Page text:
For women around the world, education provides a pathway to greater economic and social independence, greater confidence and a better life. In my homeland of Iraq, accessing education can be a challenge for many women. Those who don't grow up in cities have limited opportunities for education, and many can't afford to travel to a school or pay for their education. Growing up in the center of Babylon, an ancient historic city with the hanging gardens of Babylon (one of the seven wonders of the Ancient world) about 85 kilometers (55 miles) south of Baghdad, afforded me more opportunity that others did not have in villages.
I was fortunate to not only have the opportunity for education, but also the encouragement and support of my family. My mother, who had no formal education, played a huge role in my commitment to education and desire to learn. She told me education was important for women so that they would become independent. She would stay up late with us when we studied, and was always supportive. My family taught me the values of honesty, respect, and hard work and an understanding of our culture.
It's encouraging to know that influential businesses and organizations -- like the Secretary of State's Office of Global Women's Issues, Tupperware Brands and Rollins College -- recognize that providing business opportunities to women can have a real impact on national identity and the global economy. The Global Links program has created a great opportunity for me -- and for other women -- to improve our society and economy. I learn the global skills that drive business success, share these with others and motivate them to do the same. This is especially important now in Iraq because we need to encourage the private sector to grow.
In January, I arrived in the United States for the first time feeling anxious, excited and a little unsure about what to expect from the Global Links program. I knew that I would be studying at an American university and working at a global corporation, but in the few short months that I've been here, I've already gained more knowledge and experience than I thought was possible.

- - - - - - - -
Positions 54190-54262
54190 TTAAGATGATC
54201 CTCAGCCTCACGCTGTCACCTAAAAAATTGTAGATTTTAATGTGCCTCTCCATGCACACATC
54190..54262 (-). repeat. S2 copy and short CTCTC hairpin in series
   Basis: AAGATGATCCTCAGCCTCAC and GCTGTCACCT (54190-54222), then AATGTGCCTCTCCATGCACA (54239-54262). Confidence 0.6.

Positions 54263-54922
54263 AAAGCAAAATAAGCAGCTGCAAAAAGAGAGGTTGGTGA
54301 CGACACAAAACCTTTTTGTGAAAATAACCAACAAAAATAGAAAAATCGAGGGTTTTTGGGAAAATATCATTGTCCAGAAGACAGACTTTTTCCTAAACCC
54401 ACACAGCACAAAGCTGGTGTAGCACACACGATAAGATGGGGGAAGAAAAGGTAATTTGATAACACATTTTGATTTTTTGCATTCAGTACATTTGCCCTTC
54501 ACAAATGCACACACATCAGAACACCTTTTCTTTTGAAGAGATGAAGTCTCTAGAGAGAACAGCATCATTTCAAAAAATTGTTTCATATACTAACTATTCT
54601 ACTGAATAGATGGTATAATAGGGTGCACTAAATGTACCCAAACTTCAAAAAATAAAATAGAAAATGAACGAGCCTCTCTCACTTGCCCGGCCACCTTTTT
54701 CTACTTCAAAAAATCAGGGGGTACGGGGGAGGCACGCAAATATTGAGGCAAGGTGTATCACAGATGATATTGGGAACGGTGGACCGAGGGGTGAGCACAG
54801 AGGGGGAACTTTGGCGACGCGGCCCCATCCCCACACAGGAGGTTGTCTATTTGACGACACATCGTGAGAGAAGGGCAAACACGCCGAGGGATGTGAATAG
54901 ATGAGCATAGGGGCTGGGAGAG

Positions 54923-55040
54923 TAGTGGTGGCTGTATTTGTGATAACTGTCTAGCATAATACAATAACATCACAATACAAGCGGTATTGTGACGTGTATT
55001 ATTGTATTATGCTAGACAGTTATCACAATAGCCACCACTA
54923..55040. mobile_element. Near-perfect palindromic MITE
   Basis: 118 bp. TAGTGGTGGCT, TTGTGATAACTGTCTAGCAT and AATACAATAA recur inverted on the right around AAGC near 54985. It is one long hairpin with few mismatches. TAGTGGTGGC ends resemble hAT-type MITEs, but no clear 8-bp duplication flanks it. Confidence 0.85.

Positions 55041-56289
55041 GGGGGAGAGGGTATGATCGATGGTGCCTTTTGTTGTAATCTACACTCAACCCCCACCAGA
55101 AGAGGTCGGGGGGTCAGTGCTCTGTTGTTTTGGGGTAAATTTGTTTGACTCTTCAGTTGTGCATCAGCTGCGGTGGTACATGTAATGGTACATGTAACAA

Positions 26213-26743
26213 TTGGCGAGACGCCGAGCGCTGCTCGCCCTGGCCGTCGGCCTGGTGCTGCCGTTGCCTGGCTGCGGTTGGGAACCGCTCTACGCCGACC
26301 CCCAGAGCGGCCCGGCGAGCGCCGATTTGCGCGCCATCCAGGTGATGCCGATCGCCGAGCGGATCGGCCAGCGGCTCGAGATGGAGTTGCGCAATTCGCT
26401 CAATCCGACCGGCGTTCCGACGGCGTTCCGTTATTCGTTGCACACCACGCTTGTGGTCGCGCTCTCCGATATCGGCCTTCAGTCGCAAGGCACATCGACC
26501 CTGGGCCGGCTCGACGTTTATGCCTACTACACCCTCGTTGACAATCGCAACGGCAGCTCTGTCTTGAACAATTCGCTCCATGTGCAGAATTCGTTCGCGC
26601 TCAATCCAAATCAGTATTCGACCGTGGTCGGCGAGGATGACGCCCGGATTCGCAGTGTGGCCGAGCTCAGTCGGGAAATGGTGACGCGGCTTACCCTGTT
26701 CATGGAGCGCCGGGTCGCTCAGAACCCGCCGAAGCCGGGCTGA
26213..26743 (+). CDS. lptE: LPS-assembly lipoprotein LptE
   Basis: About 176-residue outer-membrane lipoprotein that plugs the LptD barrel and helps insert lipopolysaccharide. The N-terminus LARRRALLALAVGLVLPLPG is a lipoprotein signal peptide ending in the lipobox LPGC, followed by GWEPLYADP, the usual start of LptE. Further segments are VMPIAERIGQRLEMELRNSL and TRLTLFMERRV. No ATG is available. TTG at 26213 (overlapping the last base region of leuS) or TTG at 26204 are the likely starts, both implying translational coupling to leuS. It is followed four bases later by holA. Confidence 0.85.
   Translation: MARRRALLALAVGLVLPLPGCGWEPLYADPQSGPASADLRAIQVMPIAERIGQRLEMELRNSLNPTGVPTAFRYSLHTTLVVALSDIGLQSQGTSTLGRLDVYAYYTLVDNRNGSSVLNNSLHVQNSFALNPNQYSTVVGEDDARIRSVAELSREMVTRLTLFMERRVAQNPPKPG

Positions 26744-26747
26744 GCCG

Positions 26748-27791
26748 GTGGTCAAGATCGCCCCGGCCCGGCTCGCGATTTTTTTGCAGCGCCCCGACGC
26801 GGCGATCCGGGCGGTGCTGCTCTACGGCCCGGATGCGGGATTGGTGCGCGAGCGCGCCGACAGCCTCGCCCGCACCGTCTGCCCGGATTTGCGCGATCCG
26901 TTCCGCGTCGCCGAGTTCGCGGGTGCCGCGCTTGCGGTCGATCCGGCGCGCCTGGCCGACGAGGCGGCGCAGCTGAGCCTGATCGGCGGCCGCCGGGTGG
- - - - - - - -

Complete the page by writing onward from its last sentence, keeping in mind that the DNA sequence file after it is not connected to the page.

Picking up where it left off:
My coursework at Rollins College is focused on entrepreneurship, women's business ownership and financial self-sufficiency. These are ideas that are critical to my economic vitality in Iraq, and through my externship at Tupperware Brands, I will gain practical experience from the multi-billion-dollar public company, learning the fundamentals of direct selling, sales force development, entrepreneurial strategic planning, market analysis and general management skills, among other global business skills.
I've noticed that in America, a major part of education is focused on teaching students to work as a team. These teaching methods prepare students to be leaders in the future. If students work together in university they will cooperate better in their careers. These lessons in leadership and entrepreneurship are critical to women's empowerment in Iraq, giving women the knowledge, skills and confidence to build their own businesses.
When I return back to Iraq, I plan to establish two centers at Babylon College, a career development center to help female students' transition to successful careers and a social entrepreneurship center to build stronger links with the community and offer additional services. I know that with the experiences and education I'm receiving through the Global Links program, I can become more effectively involved in my community, especially in the social aspect. This experience has already transformed me, and I feel a sense of pride that I can use my knowledge to influence other women and help them reach a better situation.
We need companies like Tupperware Brands that offer opportunities to women to improve their lives. By giving women the opportunity of education and knowledge of entrepreneurship, we are helping them to be more confident, independent and receptive in communities - and in society as a whole.